Emmy Award winner Charles Grodin has passed away at age 86 in his home in Wilton, Connecticut. His death, from bone marrow cancer, was confirmed to NPR by his son, actor Nicholas Grodin.
Charles Grodin amassed a résumé that boasted acting, screenwriting, producing, directing, and television hosting credits over the course of his decades-long career.
After beginning his career on Broadway opposite Anthony Quinn, Grodin quickly segued into movies, landing a memorable supporting role in Rosemary’s Baby in 1968.
Charles Grodin was born Charles Grodinsky in Pittsburgh, Pennsylvania, USA on Sunday, April 21, 1935. He made his film debut in an uncredited role for Disney`s 1954 film 20,000 Leagues Under the Sea as a drummer boy. When Grodin first arrived in New York as a young actor in 1956, he took a job as a night watchman on the Brooklyn waterfront, making $1.62 an hour, but he studied acting at HB Studio in New York City under the famed actress and instructor Uta Hagen. He was active in theater in the 1960s, appearing in Absence of a Cello in 1964 and directing Lovers and Other Strangers in 1968. Also in 1968, he played a small but memorable role as a naive obstetrician in Rosemary’s Baby and in Mike Nichols’ adaptation of the anti-war novel Catch-22 in 1970.
Grodin attained movie stardom with his role in Elaine May‘s cult comedy The Heartbreak Kid in 1972. He played an immature salesman who strays from his new wife (Jeannie Berlin, May’s daughter) and falls for another woman (Cybill Shepherd) during his honeymoon. He then went on to star in a number of outstanding films including 1974’s 11 Harrowhouse (which Grodin also adapted for film), King Kong in 1976, and Thieves in 1977. In 1977, he also hosted Saturday Night Live and sang with that episode’s musical guest, Paul Simon.
Chicago crews witnessed Grodin’s dry wit and charm while shooting the buddy film Midnight Run with Robert DeNiro. It was a road show that passed right through Chicago in 1987. Our publisher, Barbara Roche traveled with the film as Holzer Roche Casting for an experience of a lifetime that occasionally required a Navajo translator to get through an audition. With much of their time spent on location in Flagstaff and Sedona AZ, Grodin and DeNiro shared Thanksgiving dinner with cast and crew, and a New Years Eve bash welcoming 1988. Roche remembers him as being charming, professional, and an absolute pleasure to work with.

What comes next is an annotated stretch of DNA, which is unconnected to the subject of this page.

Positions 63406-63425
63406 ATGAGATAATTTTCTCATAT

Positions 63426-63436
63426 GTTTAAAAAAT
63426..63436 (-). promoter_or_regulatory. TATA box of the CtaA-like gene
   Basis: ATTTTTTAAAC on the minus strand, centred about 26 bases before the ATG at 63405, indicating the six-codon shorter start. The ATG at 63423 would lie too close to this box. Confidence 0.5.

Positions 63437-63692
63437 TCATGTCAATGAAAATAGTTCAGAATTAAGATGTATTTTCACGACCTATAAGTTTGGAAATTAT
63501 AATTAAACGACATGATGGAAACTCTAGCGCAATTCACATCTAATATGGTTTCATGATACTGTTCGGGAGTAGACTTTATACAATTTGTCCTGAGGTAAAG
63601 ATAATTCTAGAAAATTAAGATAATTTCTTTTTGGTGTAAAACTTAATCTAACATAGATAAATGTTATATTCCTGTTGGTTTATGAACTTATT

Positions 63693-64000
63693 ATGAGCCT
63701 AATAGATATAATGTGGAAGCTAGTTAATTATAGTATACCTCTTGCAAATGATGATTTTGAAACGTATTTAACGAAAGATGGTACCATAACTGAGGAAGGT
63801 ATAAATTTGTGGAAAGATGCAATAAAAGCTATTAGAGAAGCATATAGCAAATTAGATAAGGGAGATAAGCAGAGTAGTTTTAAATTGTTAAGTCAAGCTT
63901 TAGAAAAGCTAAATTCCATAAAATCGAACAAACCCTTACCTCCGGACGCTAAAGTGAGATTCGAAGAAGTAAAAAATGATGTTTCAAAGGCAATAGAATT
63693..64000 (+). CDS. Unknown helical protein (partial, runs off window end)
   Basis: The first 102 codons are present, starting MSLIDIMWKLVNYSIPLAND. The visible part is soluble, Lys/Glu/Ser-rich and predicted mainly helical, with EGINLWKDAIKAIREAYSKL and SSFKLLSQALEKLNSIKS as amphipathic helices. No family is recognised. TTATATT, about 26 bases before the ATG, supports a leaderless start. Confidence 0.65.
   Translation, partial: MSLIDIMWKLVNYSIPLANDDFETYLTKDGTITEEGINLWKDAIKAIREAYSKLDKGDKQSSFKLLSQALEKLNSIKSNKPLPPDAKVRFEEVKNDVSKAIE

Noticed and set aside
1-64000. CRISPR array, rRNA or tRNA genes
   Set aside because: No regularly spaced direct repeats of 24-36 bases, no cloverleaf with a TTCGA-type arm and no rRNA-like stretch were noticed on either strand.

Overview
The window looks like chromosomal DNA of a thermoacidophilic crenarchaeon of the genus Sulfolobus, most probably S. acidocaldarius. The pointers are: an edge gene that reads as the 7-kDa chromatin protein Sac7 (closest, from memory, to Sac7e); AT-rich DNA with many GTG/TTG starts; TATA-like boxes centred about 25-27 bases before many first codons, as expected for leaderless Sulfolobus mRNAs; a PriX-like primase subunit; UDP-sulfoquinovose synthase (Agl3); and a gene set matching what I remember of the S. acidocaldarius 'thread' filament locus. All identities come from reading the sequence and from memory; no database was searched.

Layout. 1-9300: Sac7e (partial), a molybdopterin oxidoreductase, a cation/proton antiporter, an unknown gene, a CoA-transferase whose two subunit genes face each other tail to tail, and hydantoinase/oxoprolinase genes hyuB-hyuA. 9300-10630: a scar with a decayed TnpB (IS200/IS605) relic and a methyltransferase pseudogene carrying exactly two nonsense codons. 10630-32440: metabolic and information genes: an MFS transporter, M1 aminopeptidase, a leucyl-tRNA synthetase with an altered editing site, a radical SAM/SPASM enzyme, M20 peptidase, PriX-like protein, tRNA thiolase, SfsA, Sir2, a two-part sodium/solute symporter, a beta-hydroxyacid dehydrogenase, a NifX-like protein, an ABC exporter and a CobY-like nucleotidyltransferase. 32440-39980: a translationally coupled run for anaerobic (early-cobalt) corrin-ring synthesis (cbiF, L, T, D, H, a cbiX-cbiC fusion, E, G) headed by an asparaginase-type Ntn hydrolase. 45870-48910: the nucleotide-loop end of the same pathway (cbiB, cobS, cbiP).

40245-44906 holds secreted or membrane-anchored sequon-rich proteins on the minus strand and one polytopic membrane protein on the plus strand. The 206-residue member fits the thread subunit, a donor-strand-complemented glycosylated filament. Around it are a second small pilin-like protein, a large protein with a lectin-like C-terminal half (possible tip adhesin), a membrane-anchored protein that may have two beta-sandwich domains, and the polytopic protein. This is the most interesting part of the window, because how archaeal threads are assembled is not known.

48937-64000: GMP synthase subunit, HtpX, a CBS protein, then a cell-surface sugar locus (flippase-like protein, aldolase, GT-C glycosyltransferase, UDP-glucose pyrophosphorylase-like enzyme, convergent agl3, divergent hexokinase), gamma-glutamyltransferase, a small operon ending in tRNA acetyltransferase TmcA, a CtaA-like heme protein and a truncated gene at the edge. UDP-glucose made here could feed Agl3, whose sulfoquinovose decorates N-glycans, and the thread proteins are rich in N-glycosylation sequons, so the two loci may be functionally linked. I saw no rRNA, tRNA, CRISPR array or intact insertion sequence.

For decades he continued to churn out his memorable deadpan performances in film and television, in projects such as Heaven Can Wait, The Grass Is Always Greener Over the Septic Tank, Sunburn, It’s My Turn, Seems Like Old Times, The Incredible Shrinking Woman, The Great Muppet Caper, The Woman in Red, Movers and Shakers, Last Resort, Ishtar, The Couch Trip, You Can’t Hurry Love, Midnight Run, and Taking Care of Business.
His first play, The Price of Fame, premiered in New York at the Roundabout Theatre in 1990. In the 1990’s He continued to gain new and younger fans in hits such as Beethoven (1&2), Dave, So I Married an Axe Murderer, Heart and Souls, Clifford, and It Runs in the Family.
In the mid-1990s, Grodin retired from acting, and wrote several autobiographies, and became a talk show host on CNBC, and in 2000 a political commentator for 60 Minutes.
Grodin returned to the big screen in 2006 in the Jason Bateman-Zach Braff comedy The Ex and he did an episode of Law & Order SVU, and an episode of The Michael J. Fox Show.
Grodin was honored by the Connecticut Press Club as the recipient of the Mark Twain Award for Humor In 2014 and continued working as an actor in both TV and film, most recently in 2016 as Carl Shapiro in the TV mini-series Madoff and in 2017 as Author in the drama An Imperfect Murder.
Charles Grodin is survived by his wife of 38 years, Elissa Durwood Grodin and their son Nicholas Theodore Grodin.